Aristotle is an ancient Greek philosopher and orator, a student of Plato and one of the most influential figures in the history of European thought.
Aristotle was born in 384 BC. n. e. in Stagira, a Greek colony on the Macedonian peninsula. His father, Nikomah, worked as a court physician for King Amyntas III of Macedonia, grandfather of Alexander the Great. It is believed that Aristotle's ancestors were also in this position with the earlier Macedonian kings. He assumes that when he went to Athens at the age of 18, Aristotle also had some knowledge of medicine that he received from his father.
From the age of 18 to 37, he attended the Academy as a student of Plato. Differences in philosophical views were the basis for the creation of various legends about the relationship between Plato and Aristotle. It is evident that there were disagreements in attitudes, since Aristotle very early showed an interest in natural facts and laws, unlike Plato's idealistic attitudes. In any case, there is no evidence that during Aristotle's stay at the Academy, the relations between the two philosophers were strained or severed.
In fact, Aristotle's behavior after Plato's death, his constant collaboration with Xenocrates and other Platonists, and references to Plato's teachings in his works prove that, although there was a conflict of opinion between Aristotle and Plato, there was deep understanding and tolerance between them. Also, stories say that Aristotle had the most disagreements with the Epicureans, who were also known as "slanderers". Although such legends are often found in early Christian writers such as Justin the Hermit and Gregory Naziazin, the reason lies mostly in the solid value system instilled in Aristotle by early Christian heretics, least of all in a well-founded historical belief.
After Plato's death (346 BC), Aristotle went with Xenocrates to the court of Hermias, the ruler of Atarnia in Asia Minor, and married Pythias, the ruler's niece and stepdaughter. In 344. p. n. e., Hermione dies in rebellion and Aristotle goes to Mytilene with his family. After a year or two, at the invitation of King Philip II of Macedon, he went to his native Stagira to become the tutor of Alexander the Great, who was 13 at the time.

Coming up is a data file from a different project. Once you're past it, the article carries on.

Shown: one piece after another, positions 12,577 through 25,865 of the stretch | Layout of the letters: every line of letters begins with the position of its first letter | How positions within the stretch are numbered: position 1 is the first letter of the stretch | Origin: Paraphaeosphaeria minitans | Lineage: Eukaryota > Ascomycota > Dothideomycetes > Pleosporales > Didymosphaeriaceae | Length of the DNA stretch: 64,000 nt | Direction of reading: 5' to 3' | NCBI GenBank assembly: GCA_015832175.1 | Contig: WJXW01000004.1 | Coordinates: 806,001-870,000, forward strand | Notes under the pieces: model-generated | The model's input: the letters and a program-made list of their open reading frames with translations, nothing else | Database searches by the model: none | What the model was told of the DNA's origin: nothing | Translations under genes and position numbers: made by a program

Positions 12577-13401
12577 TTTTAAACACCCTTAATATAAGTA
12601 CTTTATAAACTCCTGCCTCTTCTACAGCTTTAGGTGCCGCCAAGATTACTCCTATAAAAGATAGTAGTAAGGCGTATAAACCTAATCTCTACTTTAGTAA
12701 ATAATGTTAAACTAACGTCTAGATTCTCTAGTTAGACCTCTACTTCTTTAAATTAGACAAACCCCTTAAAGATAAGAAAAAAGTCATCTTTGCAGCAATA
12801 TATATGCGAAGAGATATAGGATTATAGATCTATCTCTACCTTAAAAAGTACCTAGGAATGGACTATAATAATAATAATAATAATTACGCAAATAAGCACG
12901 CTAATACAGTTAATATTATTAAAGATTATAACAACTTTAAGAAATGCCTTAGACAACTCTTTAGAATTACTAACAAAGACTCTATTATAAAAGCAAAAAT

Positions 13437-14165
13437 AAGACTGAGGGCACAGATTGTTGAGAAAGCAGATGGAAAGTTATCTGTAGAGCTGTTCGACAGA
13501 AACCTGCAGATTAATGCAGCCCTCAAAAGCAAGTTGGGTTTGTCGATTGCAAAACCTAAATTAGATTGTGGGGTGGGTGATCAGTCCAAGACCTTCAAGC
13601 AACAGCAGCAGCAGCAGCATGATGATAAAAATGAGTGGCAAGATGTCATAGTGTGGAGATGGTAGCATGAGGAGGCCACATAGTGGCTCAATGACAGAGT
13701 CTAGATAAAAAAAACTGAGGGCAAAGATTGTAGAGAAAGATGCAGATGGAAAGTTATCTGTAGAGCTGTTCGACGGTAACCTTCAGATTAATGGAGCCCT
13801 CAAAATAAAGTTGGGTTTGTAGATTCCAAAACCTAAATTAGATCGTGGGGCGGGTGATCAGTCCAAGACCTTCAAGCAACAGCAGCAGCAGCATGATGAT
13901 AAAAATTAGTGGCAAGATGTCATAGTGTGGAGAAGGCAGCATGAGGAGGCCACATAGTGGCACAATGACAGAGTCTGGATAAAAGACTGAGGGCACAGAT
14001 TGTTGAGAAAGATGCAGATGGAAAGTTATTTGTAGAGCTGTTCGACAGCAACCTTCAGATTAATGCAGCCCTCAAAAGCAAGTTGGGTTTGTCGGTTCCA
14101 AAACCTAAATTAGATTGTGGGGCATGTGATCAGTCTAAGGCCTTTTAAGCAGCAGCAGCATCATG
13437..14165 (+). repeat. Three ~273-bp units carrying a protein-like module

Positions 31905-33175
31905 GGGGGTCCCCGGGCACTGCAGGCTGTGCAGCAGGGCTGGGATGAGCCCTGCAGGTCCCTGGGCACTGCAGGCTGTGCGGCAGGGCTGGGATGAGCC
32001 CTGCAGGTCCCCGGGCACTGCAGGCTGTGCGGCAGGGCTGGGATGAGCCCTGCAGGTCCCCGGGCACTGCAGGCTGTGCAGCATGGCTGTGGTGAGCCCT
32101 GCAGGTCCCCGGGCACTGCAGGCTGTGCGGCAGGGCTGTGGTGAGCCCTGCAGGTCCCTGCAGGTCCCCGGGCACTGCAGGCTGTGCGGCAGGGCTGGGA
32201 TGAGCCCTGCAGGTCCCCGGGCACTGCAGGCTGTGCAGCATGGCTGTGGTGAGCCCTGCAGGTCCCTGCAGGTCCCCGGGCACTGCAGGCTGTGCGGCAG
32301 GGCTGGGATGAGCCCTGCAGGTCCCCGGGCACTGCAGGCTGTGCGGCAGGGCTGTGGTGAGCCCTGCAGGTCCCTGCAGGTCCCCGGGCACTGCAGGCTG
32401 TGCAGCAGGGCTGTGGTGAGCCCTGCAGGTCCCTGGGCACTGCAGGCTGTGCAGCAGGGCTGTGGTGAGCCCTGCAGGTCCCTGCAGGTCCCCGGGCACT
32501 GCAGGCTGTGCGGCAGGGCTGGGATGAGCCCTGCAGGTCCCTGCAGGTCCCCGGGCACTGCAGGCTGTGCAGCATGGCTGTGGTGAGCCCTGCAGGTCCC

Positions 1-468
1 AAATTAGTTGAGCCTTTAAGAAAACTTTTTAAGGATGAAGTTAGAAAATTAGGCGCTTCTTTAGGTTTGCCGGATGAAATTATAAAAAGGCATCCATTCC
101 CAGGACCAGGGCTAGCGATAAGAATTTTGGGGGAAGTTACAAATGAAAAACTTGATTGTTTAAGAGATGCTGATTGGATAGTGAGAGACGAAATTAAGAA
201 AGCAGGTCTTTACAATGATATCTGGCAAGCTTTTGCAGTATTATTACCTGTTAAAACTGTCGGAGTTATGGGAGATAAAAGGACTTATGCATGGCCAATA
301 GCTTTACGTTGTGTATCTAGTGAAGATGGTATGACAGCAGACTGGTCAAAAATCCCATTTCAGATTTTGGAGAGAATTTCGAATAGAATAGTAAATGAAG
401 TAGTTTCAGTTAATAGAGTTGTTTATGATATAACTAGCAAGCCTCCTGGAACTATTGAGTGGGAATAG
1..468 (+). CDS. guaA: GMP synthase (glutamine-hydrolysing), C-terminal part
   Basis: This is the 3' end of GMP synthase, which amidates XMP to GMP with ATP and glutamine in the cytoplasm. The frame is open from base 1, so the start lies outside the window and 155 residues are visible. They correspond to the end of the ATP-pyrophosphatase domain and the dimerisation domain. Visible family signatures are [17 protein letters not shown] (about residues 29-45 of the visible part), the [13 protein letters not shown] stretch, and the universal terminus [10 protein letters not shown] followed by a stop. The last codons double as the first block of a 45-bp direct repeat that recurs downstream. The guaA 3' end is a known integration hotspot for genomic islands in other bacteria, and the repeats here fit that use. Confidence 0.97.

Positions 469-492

Plutarch writes that Aristotle not only taught Alexander ethics and politics, but also instructed him in the far deeper secrets of philosophy. There is a lot of evidence that Alexander learned a lot from Aristotle, and that Aristotle benefited by teaching the young prince (although Bertrand Russell does not agree with these statements). Thanks to this influence, Aristotle received significant funds from Alexander for the purchase of books, and apparently, the renewed power of Alexander's army is a consequence, at least in part, of Alexander's relationship with Aristotle.
According to Plutarch and Diogenes, Philip died in 340 BC. n. e. burned Stagira, Aristotle's hometown, to the ground, but Aristotle succeeded in persuading Alexander to rebuild it.
About 335. p. n. e., Alexander goes on a campaign to Asia and Aristotle, who since Alexander's accession to the Macedonian throne had the role of unofficial adviser, goes again to Athens and opens his own philosophical school. It is possible that Aristotle, according to Aulus Gelius, ran a school of rhetoric during his previous stay in Athens; but, now, following Plato's example, he begins to give regular classes in philosophy in the grammar school built in the part of Apollo of Lycia, after which the school was named Lyceum. The school was also known as a peripatetic school because Aristotle liked to discuss philosophical issues with his students while walking up and down, peripateo (easy walk), peripatoi (around high school).